When Horatio Alger moves to Silicon Valley, you get the American Dream on steroids. Case in point is Max Levchin. In 1991, at 16, he immigrated to Chicago from Ukraine. Seven years later, he went west and cofounded PayPal, which was purchased by eBay for $1.5 billion in 2002. His next step was launching two companies that took advantage of the user-powered Web 2.0 paradigm: Yelp, a local recommendation site run by two friends, and Slide, which he runs himself. Slide creates virally distributed widgets that run on a desktop or inside social-networking sites like Facebook. Its flagship application lets users create and distribute instant slide shows, but Levchin has gained tens of millions of users with Facebook applications like Top Friends and SuperPoke. Levchin, now 32, spoke to NEWSWEEK by phone from his San Francisco headquarters.
LEVY: DO you ever worry that social networking is a fad?
LEVCHIN: Social networks are now in their fourth or fifth generation. People are excited by being where their friends are, and by simple pleasures like photo or video sharing. But ultimately, those things aren't deeply engaging. They are a means of creating an enormous audience, and you need to quickly find ways to keep those audiences. The next great task is to bring meaning to people's interactions.
But how do you fight off boredom?
Part of our thinking anticipates ennui. We wrote the book on figuring out how to make user-generated content inherently interesting with our early products. People's turkey-dinner pictures are pretty much universal, but by giving people customization tools they can add something that makes them unique and engaging to their friends.
Does Google's dominance in Internet advertising stifle companies like yours, which hopes to make money on ads?
Google is extremely good at monetizing search. Competing in that space, or even being in that space, it's hard not to notice the elephant in the room. But I'm not sure they have shown tremendous success in other types of advertising.
PayPal alumni have been incredibly successful in start-ups. What was in the water there?
I wish I knew how to bottle that particular water, because that would be a business in and of itself. We had a whole bunch of people who were already entrepreneurial. PayPal had this great ride, and once it was over, all of us had more resources to go start other rides. But it's not like we weren't thinking of rides before.
In Sarah Lacy's new book "Once You're Lucky, Twice You're Good," you're described as determined to start two billion-dollar companies. One isn't enough?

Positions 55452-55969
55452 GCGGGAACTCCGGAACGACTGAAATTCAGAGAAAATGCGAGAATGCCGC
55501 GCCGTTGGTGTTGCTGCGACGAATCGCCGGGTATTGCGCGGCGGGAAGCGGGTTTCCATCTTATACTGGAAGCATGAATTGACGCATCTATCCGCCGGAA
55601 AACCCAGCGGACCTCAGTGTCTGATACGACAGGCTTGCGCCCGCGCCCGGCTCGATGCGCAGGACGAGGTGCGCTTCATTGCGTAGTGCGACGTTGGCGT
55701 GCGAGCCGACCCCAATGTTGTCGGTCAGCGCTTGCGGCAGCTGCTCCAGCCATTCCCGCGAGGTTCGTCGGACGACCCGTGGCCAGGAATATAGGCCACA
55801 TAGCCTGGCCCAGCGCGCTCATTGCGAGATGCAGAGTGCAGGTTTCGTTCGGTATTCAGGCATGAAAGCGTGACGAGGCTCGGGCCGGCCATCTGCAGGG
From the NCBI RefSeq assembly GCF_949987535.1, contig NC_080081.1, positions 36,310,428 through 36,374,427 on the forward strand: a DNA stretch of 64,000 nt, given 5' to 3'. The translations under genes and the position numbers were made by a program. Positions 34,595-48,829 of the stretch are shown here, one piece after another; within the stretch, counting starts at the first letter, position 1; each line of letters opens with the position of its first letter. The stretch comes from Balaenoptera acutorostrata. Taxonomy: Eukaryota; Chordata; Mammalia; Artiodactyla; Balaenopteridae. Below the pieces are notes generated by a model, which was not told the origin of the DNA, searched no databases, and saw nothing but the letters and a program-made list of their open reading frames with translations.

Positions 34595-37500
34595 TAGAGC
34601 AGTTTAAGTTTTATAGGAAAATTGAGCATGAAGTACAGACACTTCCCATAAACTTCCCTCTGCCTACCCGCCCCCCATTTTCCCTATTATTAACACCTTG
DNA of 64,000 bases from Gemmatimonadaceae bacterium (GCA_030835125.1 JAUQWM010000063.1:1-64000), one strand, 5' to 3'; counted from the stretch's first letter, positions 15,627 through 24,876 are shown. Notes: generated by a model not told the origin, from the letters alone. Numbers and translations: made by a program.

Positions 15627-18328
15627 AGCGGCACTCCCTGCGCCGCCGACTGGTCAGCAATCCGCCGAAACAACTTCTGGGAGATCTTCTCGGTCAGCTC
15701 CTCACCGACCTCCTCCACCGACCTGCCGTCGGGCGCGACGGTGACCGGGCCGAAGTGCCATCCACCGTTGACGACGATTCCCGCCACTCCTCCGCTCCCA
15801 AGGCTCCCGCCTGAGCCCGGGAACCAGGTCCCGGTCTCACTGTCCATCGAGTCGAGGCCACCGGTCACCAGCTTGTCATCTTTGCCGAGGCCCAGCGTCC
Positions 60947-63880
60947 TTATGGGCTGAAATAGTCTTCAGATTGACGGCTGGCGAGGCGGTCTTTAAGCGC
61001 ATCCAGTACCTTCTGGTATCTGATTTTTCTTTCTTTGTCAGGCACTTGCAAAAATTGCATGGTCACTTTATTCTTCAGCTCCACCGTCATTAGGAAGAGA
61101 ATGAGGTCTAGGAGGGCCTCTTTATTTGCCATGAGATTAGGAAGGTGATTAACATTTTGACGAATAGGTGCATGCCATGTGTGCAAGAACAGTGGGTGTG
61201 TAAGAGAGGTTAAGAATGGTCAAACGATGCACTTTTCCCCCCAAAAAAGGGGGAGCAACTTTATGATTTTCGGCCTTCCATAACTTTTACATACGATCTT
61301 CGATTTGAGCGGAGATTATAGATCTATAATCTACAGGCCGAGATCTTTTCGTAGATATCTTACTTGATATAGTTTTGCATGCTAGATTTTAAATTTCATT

Starting companies is an addiction. Being a CEO is hard work. You have conflicts, personnel issues and all that stuff. Compare that with [the less stressful role of] writing code all day long and figuring out fun user-interface issues. Once I thought that's what I would do, and get married, have kids, and that would be my lifestyle. Except that the feeling of being able to impact 50 million people's lives is very, very infectious. You can kid yourself into believing that you should think globally and act locally, but it's more fun to think globally and act that way, too.
With PayPal you handled people's money, and with Slide your widgets do things like rate friends. The stakes seem less dire.
In a certain sense, it's more dire than money. People get angry when their top friends get misidentified. Maybe emotions are more important than dollars.
Will you stay with Slide until an IPO?
I'm determined to stick it out. I don't like to think about an IPO except in the context of creating liquidity for my employees and investors. The only reason to have an exit event or a "liquidity event" is because people need their nice cars and houses.
You're locked into that, aren't you, by taking the investors' money?
I'm locked into having to build something very big. But this is a rare case where the entrepreneur is very aligned with his investors. I'm extremely keen on pushing this thing as big as it can possibly go, and I'm fortunate to have the backers who believe in me.
How big do you think Slide could be?
I consider really big to be impacting about 100 million people on a daily basis, as an essential part of their lives. I think we're pretty nicely on track towards that. I've seen a sticker that says, YOUR MOM IS IN MY TOP FRIENDS. I think you've made it once your brand is on a sticker.